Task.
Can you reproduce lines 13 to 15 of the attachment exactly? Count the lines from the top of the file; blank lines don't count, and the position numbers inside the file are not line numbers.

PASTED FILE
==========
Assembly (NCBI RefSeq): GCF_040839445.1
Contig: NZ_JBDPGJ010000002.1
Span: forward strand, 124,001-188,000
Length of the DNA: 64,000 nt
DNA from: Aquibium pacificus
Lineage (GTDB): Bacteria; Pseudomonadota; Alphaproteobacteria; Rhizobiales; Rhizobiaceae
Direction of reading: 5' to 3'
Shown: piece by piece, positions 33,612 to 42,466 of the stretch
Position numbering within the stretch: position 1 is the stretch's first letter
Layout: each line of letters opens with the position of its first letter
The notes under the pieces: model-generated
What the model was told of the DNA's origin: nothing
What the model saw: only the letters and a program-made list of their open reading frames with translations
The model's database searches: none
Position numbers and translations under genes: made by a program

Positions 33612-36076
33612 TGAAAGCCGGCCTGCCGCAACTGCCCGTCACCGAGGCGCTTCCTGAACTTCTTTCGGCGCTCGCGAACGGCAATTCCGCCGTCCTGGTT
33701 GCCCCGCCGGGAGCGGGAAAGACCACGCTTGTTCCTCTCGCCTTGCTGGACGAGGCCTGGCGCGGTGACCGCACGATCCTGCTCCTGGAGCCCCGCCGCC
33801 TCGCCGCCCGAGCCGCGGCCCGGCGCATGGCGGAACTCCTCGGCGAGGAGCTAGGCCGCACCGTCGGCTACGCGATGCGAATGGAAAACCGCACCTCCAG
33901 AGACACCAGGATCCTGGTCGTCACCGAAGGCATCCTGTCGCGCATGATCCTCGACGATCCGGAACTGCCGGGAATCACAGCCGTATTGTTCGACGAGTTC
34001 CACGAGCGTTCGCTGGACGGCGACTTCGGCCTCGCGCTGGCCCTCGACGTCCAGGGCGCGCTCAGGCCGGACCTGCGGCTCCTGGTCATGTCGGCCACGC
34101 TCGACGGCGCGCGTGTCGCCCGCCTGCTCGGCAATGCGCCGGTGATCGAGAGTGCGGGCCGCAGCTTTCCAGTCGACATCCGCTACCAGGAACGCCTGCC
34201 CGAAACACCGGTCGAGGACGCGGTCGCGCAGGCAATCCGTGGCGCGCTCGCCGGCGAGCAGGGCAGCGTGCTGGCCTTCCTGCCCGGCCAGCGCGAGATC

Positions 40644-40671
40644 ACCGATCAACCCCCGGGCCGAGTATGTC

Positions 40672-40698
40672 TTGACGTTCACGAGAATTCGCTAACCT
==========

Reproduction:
What the model saw: only the letters and a program-made list of their open reading frames with translations
The model's database searches: none
Position numbers and translations under genes: made by a program